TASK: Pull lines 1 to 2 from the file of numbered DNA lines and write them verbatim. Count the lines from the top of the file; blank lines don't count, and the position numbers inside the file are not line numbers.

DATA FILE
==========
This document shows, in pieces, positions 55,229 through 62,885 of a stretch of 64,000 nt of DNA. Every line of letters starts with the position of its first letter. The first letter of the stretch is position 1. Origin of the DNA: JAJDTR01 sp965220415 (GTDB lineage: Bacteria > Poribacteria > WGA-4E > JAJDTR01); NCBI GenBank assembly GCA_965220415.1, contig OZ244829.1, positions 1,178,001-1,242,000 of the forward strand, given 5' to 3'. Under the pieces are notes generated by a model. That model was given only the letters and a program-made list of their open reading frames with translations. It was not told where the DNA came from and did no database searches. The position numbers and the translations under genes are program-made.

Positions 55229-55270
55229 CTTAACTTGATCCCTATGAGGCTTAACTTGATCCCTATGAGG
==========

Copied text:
This document shows, in pieces, positions 55,229 through 62,885 of a stretch of 64,000 nt of DNA. Every line of letters starts with the position of its first letter. The first letter of the stretch is position 1. Origin of the DNA: JAJDTR01 sp965220415 (GTDB lineage: Bacteria > Poribacteria > WGA-4E > JAJDTR01); NCBI GenBank assembly GCA_965220415.1, contig OZ244829.1, positions 1,178,001-1,242,000 of the forward strand, given 5' to 3'. Under the pieces are notes generated by a model. That model was given only the letters and a program-made list of their open reading frames with translations. It was not told where the DNA came from and did no database searches. The position numbers and the translations under genes are program-made.

Positions 55229-55270